///2019 Abstract Details
2019 Abstract Details2019-07-13T07:45:15-05:00

Acquisition and Retention of Knowledge and Skills by Operating Room Nurses in Providing Anesthetic Assistance during Emergency Cesarean Delivery under General Anesthesia

Abstract Number: T2C-262
Abstract Type: Original Research

Zahid Sunderani MD FRCPC1 ; Roanne Preston MD FRCPC2; Trevor Kavanagh MB BCh BAO FCAI FRCPC3; James Taylor BSc4; Arianne Albert PhD5; Anthony Chau MD FRCPC MMSc6

Introduction: During emergency cesarean delivery, an anesthesiologist often needs additional assistance from operating room nurses (ORN) to safely induce general anesthesia (GA).[1] This role requires specific knowledge and skills; however, due to low institutional rates of GA cesarean deliveries, ORN may not be comfortable providing assistance. Consequently, we developed and administered a 30-min structured training program (STP) to all ORN. We hypothesized there would be significant improvement in knowledge and skills following STP, and that these would be retained at 6 weeks and 6 months.

Methods: Following ethical approval for waiver of consent, 42 ORN at our institution were invited to participate. First, in groups of 2 to 3 participants, baseline knowledge was assessed using a 14-item paper multiple choice questionnaire (MCQ); skills were assessed using a 12-item checklist scored by direct observation during simulated induction of GA. Next, a 20-min didactic lecture followed by a 10-min hands-on skills station were delivered. Finally, knowledge and skills were immediately re-assessed after STP, and again at 6 weeks and 6 months. Topics covered in STP included intraoperative monitors, airway equipment, patient positioning, pre-oxygenation and rapid sequence intubation. Primary outcome was knowledge and skills retention measured by change in mean MCQ and checklist scores at 6 weeks and 6 months analyzed by independent samples t-test. Secondary outcome was knowledge and skill acquisition after STP. P-values were adjusted for multiple comparisons.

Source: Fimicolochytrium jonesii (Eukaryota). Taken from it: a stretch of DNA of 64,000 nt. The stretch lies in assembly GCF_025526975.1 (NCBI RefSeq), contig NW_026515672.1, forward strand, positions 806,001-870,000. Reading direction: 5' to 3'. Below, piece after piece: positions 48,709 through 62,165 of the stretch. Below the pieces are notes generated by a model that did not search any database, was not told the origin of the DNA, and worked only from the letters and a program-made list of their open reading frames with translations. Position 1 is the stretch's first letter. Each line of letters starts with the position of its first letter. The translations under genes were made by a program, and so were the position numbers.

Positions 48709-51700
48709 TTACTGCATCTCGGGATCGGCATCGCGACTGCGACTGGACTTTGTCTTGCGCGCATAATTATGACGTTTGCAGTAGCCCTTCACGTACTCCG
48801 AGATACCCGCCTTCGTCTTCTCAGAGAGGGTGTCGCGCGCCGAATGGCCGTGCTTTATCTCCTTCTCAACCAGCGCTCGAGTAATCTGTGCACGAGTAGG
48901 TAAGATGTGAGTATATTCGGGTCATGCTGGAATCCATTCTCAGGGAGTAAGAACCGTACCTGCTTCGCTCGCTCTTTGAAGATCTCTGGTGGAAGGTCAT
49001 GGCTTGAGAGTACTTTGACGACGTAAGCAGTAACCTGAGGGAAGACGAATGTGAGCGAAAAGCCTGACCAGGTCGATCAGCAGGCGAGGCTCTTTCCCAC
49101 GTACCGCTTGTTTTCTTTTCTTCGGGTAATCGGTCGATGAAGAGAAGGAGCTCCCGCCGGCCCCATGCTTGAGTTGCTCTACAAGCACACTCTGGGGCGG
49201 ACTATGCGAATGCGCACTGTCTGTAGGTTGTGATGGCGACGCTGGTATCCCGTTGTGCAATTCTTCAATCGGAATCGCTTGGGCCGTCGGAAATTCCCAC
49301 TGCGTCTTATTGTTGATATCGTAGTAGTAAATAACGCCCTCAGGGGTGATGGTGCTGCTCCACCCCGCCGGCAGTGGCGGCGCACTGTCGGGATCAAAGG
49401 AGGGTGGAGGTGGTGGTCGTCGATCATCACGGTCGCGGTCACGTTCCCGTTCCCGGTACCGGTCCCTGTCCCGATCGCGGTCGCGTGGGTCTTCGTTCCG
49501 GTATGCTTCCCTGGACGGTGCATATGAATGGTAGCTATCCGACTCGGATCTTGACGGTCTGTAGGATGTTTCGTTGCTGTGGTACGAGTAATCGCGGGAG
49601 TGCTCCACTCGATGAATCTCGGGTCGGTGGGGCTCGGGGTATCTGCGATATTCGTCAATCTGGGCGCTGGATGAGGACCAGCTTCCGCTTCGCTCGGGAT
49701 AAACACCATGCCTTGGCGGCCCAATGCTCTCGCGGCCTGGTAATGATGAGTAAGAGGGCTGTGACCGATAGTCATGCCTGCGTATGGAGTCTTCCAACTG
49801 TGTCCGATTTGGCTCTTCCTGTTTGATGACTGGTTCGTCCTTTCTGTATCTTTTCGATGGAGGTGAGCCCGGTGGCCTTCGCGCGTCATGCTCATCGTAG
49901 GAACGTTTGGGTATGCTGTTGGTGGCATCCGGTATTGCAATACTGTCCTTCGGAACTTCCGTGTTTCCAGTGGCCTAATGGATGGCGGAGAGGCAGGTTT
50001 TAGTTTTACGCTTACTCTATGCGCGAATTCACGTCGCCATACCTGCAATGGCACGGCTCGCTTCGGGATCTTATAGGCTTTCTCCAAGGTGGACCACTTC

Results: To date, data were collected for 35 ORN up to 6 weeks. Compared to baseline, there was a significant increase in both mean MCQ (84.7% vs. 63.7%, p<0.0001) and checklist scores (86.3% vs. 46.3%, p<0.0001) immediately post-STP.(Fig) At 6 weeks, mean MCQ score remained stable but a significant decay in mean checklist score was found (86.3% vs. 81.4%, p=0.018).

Discussion: The knowledge and skills in providing anesthetic assistance by ORN were low at baseline; however, significant improvement occurred following a STP. Consistent with findings in the literature, we found there was greater retention of knowledge by our ORN compared to skills at 6 weeks.[2] While awaiting follow-up data at 6 months, these early results suggest that skill retention may require more frequent reinforcement than knowledge retention.

1. Williams C et al. Brit J Nurs 2018

2. Yang CW et al. Resuscitation 2012

SOAP 2019